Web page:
What is Descriptive Language?
Without the use of descriptive language, the world of literature would be a mighty boring place. Descriptive language needn't be overly flowery or wordy, but it should be thoughtfully placed to give purpose and description to the image it is trying to create in the mind of the reader. Sometimes descriptive language is to add a poetic touch to the text, but more often than not it simply serves the purpose of cleverly describing a concept.
You don't need to have an extensive vocabulary to effectively use descriptive language. However, reading the descriptive language of others will no doubt strengthen your vocabulary. Descriptive language adds purpose, aesthetic value and emotion to a text. Instead of just saying "I like you," descriptive language makes it possible to say things like "I burn for you like the sun as it sits fixedly in the bright sky." Note the metaphor, simile, adverb and adjective in that one sentence.
You can identify descriptive language by carefully examining the context it is used in. Any time the subject, verb or object is being modified in a descriptive fashion, it is considered descriptive language. There are also clues within the words themselves. Adverbs generally end with the letters "ly." While this is most often the case, there are some words that do not follow this format. For example, the words "after," "often" and "seldom" are all examples of adverbs that do not end in "ly."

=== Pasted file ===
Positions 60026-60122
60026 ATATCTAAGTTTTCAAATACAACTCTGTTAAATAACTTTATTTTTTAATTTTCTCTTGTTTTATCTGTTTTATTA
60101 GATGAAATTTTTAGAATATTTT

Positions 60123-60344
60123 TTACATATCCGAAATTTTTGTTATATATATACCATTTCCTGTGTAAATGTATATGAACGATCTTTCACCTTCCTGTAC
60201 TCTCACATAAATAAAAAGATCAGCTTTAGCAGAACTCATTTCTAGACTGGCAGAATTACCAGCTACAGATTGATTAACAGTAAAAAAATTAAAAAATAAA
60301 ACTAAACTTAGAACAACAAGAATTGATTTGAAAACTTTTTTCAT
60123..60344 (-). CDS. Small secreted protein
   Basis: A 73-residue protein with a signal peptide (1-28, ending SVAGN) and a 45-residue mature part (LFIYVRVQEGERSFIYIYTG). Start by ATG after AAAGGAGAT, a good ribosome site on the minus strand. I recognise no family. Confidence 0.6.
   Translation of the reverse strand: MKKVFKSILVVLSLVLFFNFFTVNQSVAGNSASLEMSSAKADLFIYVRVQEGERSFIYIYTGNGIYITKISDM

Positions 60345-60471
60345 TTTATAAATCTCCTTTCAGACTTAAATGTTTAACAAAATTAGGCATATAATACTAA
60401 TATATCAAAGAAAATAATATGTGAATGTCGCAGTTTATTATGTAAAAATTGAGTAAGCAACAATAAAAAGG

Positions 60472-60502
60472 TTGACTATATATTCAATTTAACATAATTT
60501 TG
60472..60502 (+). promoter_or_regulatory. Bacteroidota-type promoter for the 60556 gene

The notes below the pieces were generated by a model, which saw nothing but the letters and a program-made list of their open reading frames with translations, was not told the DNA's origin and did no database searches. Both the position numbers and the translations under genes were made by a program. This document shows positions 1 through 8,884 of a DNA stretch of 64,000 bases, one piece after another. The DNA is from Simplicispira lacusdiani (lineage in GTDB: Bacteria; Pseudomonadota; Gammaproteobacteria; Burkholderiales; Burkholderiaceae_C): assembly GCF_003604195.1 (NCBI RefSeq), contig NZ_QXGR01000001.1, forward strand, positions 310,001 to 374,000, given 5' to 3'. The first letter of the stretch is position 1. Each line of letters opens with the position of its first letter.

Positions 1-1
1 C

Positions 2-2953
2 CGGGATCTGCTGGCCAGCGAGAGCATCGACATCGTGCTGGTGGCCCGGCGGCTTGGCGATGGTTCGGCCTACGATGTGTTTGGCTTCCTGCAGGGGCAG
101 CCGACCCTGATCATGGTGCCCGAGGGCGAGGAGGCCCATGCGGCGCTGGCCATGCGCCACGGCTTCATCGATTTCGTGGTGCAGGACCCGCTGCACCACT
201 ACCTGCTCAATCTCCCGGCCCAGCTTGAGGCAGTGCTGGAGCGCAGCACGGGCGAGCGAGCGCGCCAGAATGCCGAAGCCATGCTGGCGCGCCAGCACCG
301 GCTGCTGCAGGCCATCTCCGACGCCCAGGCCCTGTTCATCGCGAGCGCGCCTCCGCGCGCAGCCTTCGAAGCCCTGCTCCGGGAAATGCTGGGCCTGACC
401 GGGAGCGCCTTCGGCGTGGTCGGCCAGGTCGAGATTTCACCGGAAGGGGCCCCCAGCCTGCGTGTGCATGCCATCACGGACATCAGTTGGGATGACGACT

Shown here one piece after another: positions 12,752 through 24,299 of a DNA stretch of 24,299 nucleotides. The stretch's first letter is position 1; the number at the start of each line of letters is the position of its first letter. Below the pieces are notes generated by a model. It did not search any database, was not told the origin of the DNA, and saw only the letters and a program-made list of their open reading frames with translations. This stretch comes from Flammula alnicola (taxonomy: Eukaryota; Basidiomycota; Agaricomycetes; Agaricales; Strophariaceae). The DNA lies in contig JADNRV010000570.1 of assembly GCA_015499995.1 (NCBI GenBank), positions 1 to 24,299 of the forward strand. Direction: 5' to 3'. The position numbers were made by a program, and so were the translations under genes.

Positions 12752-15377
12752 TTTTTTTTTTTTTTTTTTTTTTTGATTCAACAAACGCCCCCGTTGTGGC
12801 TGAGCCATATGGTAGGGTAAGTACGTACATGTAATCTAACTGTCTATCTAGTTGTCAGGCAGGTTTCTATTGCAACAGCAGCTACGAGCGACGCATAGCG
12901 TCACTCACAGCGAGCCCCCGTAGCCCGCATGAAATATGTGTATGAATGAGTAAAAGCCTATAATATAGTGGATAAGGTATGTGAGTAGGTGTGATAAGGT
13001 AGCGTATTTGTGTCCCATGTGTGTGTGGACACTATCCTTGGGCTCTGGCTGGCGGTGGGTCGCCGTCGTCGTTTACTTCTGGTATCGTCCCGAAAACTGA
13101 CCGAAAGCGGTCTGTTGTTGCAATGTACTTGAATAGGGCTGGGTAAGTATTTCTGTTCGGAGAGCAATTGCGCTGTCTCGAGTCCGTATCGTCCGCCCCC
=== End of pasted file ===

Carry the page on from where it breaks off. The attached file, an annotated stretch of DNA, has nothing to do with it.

Some commonly seen forms of descriptive language are adverbs, adjectives, metaphors and similes. Adverbs are descriptive words that describe a verb. Instead of saying, for example, "The girl drank the juice," you could instead say "The girl hurriedly drank the juice." This adds importance and purpose to what the girl is doing, as well as helping the reader conjure a visual of what the action might entail. Adjectives are similar in that the describe a noun. Metaphors and similes are both methods of making comparisons. In the case of the simile, these comparisons are made using words like "like" or "as." For example, "He ran the track like a fox." A metaphor would say "He was a fox on the track."
One of the benefits of using descriptive language is that it helps the writer to convey the meaning behind the text. By using descriptive language, the writer can describe exactly how a setting looks, how a character behaves or what action is taking place. The benefit for the reader is the ability to more clearly visualize what is being described.
There is the tendency of some writers to rely so heavily on descriptive language that the actual meaning of the statement gets lost. Often a writer will rely on cliches which offer no genuine purpose. It is advisable that writers avoid the use of excessive cliches as it adds a tired and trite use to the text.
Liza Hollis has been writing for print and online publications since 2003. Her work has appeared on various digital properties, including USAToday.com. Hollis earned a degree in English Literature from the University of Florida.